Generation T: 108 Ways to Transform a T-shirt, by Megan Nicolay, 2006. Explains how to transform the ordinary T-shirt into a wide variety of fashionable clothing, accessories, and other items, with detailed instructions for more than 120 projects, including braided rugs, tablecloths, pillows, skirts, a purse, and more.


Hip Handbag Book: 25 Easy-to-Make Totes, Purses, and Bags, by Sherri Haab, 2004. Provides patterns and instructions for making handbags and purses, using embroidery, old jeans, newspaper, beads, feathers, silk flowers, and other materials.


The Hot Air Balloon Book: Build and Launch Kongming Lanterns, Solar Tetroons, and More, by Clive Catterall, 2013. Author and inventor Clive Catterall provides illustrated, step-by-step instructions for eight different homemade models, as well as the science and history behind them.


How to Draw Superheroes; How to Draw Supernatural Beings; How to Draw Graphic Novel-Style, by Andy Fish, 2010, 2011.




How to Make Books: Fold, Cut and Stitch Your Way to a One-of-a-Kind Book, by Esther K. Smith, 2007.  From zines you can fold in a minute to journals and sketchbooks, How to Make Books will walk you through the basics of bookmaking.
Knits for Nerds: 30 Projects : Science Fiction, Comic Books, Fantasy, by Joan of Dark, a.k.a. Toni Carr, 2012.  Patterns for 30 iconic clothing and accessory items inspired by popular TV shows, books, films, comics, and more--including "Star Trek, Lord of the Rings, Star Wars," and "Firefly."


Microcrafts: Tiny Treasures to Make and Share, compiled by Margaret McGuire, Alicia Kachmar, Katie Hatz and friends, 2011.  Step-by-step instructions for making tiny teddy bears, little ladybugs, petite porcupines, itsy-bitsy bikinis, books, boats, bottle-cap frames and much more.

Scraps: An Inspirational Field Guide to Collage, by Elsebeth Gynther and Christine Clemmensen, 2009. Few artistic pursuits lend themselves to free-form creativity like collage: using paper, cloth, old maps, memorabilia, and more. The authors provide tips on texture and coloring techniques, photocopying and image transfer ideas, and creating stamps and stitching on the surface.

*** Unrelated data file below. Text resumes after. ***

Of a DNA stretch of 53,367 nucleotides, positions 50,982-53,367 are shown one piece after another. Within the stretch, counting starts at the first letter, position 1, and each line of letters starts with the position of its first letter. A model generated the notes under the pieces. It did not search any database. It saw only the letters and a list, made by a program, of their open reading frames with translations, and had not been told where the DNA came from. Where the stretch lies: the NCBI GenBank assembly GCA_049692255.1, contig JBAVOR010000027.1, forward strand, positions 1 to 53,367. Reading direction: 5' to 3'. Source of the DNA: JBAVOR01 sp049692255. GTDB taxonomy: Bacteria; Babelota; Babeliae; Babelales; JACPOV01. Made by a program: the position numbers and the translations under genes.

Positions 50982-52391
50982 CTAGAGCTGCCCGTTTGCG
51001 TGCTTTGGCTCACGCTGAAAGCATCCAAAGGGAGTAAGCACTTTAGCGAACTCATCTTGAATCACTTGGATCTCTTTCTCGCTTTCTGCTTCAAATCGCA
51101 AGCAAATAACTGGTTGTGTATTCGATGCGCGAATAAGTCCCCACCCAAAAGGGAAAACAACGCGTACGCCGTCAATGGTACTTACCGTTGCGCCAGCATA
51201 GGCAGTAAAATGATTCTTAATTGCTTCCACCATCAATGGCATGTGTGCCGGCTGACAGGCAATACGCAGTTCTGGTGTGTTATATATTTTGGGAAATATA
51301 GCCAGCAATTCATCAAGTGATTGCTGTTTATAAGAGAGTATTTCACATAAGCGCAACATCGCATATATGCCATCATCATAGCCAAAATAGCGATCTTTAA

Sew Subversive: Down & Dirty DIY for the Fabulous Fashionista, by Melissa Rannels, Melissa Alvarado, Hope Meng, 2006.  Explains how to embellish, customize, and transform off-the-rack clothing to make it unique, offering detailed instructions and twenty-two innovative projects from turning a t-shirt into a skirt or to turning a sweater into a halter-top.

Star Wars Craft Book, by Bonnie Burton, 2011.  Chewbacca sock puppets. Jabba the Hutt body pillows. Hanukkah droidels.



Steampunk Jewelry: Victorian, Fantasy, and Mechanical Necklaces, Bracelets, and Earrings, by Jean Campbell, 2009.



Subversive Seamster: Transform Thrift Store Threads into Street Couture, by Melissa Alvarado, Hope Meng, Melissa Rannels, 2007. Transform tacky bridesmaid gowns and pleated pants into picture-perfect tops, skirts and accessories. The two Melissas and a Hope deliver 30 projects that are achievable for even the new sewer.

Tape It and Make It: 101 Duct Tape Activities, by Richela Fabian Morgan, 2012. Offers dozens of creative ideas and easy-to-follow instructions for making everything from wallets and coin purses to novelty neckties and household decorations out of duct tape.


Thirty Minute Earrings: 60 Quick & Creative Projects for Jewelers, by Marthe Le Van, 2010.





The Unofficial LEGO Mindstorms NXT 2.0 Inventor's Guide, by David J. Perdue with Laurens Valk, 2011.  Instructions for building and programming six robots. 

Vampire Knits: Projects to Keep You Knitting From Twilight to Dawn, by Genevieve Miller, 2010.  If you adore Twilight, True Blood, or The Vampire Diaries , this collection of 28 imaginative and beautiful projects is sure to captivate.

Woodturning Chessmen, by Mike Darlow, 2008.  Featuring a gallery of chess sets and pieces, this guide explores the symbolism of chessman and contains detailed instructions on designing, turning, and carving each piece. Ten patterns are included, enabling woodworkers of any skill level to produce their own complete set of turned chessmen.